Top 10 things to do in Barcelona

Top 10 things to do in Barcelona

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Chilled and trendy Barcelona has a long list of top places to visit – here’s a pick of the best attractions and things to do in Barcelona.

Barcelona's best tourist attractions are world-renown, including the whimsical works of Guadi, stretches of sunny beaches, an edgy nightlife and bar culture, gothic architecture, street performances, food markets and more. There are too many things to see in Barcelona to fit in a single list, but this list of top 10 things to do in Barcelona will give you a taste of Barcelona's best places to visit for soaking up the city's edgy yet relaxed vibe.

1. Go Gaudi 

You can see Antoni Guadi’s Modernista architecture all over Barcelona but without a doubt his most famous creation is the iconic La Sagrada Família church. Gaudi started work on the church in 1882 and it’s still not finished – the latest estimates are sometime between 2026, the 100th anniversary of Gaudi’s death, and 2040. The Nativity façade, which looks like candlewax dripped over soaring Gothic spires, and the crypt are considered to the most beautiful parts of the church.

Park Güell, a UNESCO World Heritage Site, is a fantastical place with brightly coloured mosaic twisted columns and animals, a Dragon’s Staircase, the pillared Hypostyle Hall, and possibly the world's longest park bench, which sits on a sunny terrace overlooking the park.

Casa Milà is known as La Pedrera (‘the stone quarry') and its undulating grey stone façade looks more like a lava cave than the apartment and office block it was designed to be. Other Gaudi buildings around Barcelona include Palau Güell, Casa Batilló, Torre Bellesguard, Casa Vicens and, just outside the city, the crypt of the Colònia Gűell in Santa Coloma de Cervello.

For detailed information on where to find buildings by Gaudi and other Modernista architects, see the Barcelona Modernisme Route website. 

2. Climb or cable car it up Montjuic 

Take a walk up through the gardens on the hill of Montjuic; there’s a castle on the top, spectacular views all around and lots to see along the way. Montjuic was chosen as the site of the 1929 International Exhibition – the original Pavelló Miles van der Rohe was built for it – and the hill has been a cultural and leisure centre for the city since. There are three major art galleries: the Museu Nacional d’Art de Catalunya (MNAC) which has a superb collection covering 1,000 year of Catalan art; CaixaForum, international contemporary art in a former textile factory; and the Fundació Joan Miró with more than 220 paintings, 180 sculptures and other pieces by Surrealist artist Joan Miró and some of his contemporaries.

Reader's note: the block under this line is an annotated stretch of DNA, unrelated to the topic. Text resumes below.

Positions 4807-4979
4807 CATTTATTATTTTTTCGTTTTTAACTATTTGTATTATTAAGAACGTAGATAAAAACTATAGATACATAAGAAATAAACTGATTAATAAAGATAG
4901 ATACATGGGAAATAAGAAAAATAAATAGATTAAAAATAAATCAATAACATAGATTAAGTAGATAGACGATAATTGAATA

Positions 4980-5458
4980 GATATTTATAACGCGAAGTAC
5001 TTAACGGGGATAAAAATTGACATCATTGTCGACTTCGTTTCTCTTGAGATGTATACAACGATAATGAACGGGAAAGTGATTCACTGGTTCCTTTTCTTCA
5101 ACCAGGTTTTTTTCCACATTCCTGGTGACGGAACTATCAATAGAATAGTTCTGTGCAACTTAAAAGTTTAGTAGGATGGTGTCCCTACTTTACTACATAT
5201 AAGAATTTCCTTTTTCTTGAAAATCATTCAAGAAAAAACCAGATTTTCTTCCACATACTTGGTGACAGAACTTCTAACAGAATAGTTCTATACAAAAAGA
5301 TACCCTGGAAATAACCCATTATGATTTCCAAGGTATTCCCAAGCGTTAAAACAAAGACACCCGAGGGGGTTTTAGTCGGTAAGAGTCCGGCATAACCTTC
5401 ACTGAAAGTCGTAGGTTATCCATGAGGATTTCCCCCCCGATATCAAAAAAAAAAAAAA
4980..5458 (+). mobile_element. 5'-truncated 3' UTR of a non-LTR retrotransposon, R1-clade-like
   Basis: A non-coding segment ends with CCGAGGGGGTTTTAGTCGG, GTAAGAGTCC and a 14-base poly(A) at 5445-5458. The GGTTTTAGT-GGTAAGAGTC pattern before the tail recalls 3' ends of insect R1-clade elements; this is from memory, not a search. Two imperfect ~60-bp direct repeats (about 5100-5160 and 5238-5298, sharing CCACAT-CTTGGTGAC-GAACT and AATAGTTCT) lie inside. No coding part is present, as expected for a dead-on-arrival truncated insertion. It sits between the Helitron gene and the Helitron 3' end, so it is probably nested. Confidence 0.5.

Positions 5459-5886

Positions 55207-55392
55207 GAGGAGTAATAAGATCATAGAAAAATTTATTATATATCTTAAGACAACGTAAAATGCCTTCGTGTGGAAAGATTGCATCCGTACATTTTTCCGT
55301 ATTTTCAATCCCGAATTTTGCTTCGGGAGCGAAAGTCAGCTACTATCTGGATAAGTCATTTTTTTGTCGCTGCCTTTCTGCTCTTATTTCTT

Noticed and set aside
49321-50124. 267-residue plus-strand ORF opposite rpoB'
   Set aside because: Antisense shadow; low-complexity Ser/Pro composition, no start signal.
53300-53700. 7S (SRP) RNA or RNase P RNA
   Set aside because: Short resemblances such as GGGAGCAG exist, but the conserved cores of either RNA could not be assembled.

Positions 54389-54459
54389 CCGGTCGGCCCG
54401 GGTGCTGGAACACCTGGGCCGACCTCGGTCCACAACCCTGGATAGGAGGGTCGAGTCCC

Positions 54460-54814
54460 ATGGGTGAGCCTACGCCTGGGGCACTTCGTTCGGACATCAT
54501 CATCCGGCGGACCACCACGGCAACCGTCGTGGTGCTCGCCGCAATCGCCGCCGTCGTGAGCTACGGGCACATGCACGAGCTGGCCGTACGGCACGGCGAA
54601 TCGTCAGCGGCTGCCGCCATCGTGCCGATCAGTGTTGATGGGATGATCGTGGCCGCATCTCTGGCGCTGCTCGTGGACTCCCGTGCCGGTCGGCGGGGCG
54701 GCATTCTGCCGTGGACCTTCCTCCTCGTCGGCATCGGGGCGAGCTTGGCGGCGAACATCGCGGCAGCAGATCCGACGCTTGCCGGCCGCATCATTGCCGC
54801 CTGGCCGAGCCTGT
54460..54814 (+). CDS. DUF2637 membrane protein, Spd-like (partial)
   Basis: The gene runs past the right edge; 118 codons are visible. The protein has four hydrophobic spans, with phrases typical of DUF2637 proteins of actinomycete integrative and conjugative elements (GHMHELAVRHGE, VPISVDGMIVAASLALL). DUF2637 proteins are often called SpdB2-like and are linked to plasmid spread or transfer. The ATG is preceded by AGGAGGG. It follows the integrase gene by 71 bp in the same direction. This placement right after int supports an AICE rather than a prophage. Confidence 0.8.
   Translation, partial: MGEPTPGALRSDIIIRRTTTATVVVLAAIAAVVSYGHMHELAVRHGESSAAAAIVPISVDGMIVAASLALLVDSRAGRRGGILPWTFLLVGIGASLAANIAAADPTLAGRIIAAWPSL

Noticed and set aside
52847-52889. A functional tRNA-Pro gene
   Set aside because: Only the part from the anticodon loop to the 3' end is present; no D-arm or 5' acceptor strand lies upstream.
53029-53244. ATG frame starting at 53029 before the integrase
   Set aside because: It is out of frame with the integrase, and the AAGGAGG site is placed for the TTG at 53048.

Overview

If art’s not your thing, check out the magnificent stadiums and buildings of the Olympic Ring, which were built for the 1992 Olympic games, the military fortress of Castell de Montjuic, the Jardi Botanic (botanical garden), an outdoor swimming pool and, every summer, Sala Montjuic, which is an outdoor cinema festival.

If the walk up seems daunting you can take a cable car to the top of Montjuic. 

3. On the Picasso trail 

Spanish artist Picasso spent his early years in Barcelona. His family house once stood at number 3, C/Mercè and he studied art at the La Llotja Art School where his father was a teacher. Picasso used to meet with other artists to eat, drink and discuss art at a café called Els Quarte Gats (‘the four cats’) – and it’s still in business today. The Musee Picasso – with over 4,251 pieces on permanent display in five adjoining town houses – is a record of Picasso’s early artistic life, from pre-adolescent portraits through his Blue Period and onto his Cubist paintings and beyond. Picasso’s friend and secretary Jaume Sabartés used his own collection of Picasso’s works to establish the museum. Highlights include the 58 canvases of Velázquez's famous Las Meninas on display in the Great Hall. 

4. Lose yourself in the Gothic quarter 

Stroll around the maze of cobblestoned medieval streets, alleyways and quiet squares of the old Gothic quarter (Barri Gòtic), which lies between La Rambla and the Via Laietena. This is the centre of the old city of Barcelona; there are remains of Barcelona’s Roman settlement and lots of medieval buildings including the old Jewish quarter. On Plaça del Rei is the Museu d’Història de Barcelona (The Museum of the History of Barcelona, or MUHBA), where you can walk through Roman streets, sewers, a public laundry, shops and wine-making stores. The tiny church of Sant Felip Neri in the square of the same name is scared with bombing from the Spanish Civil War. In the heart of the Gothic quarter is the vast Gothic Catedral de Barcelona with its flying buttresses and soaring steeples. Peep inside to see its spectacular domed ceilings which are particularly impressive at dusk. The cathedral’s cloister is dedicated to St Eulalia the patron saint of Barcelona – the resident white geese were originally kept to ward off intruders. While the area is historic, it’s also a vibrant, lively area and the atmospheric lanes are lined with bars, restaurants and quirky little shops. 

5. Stroll down La Rambla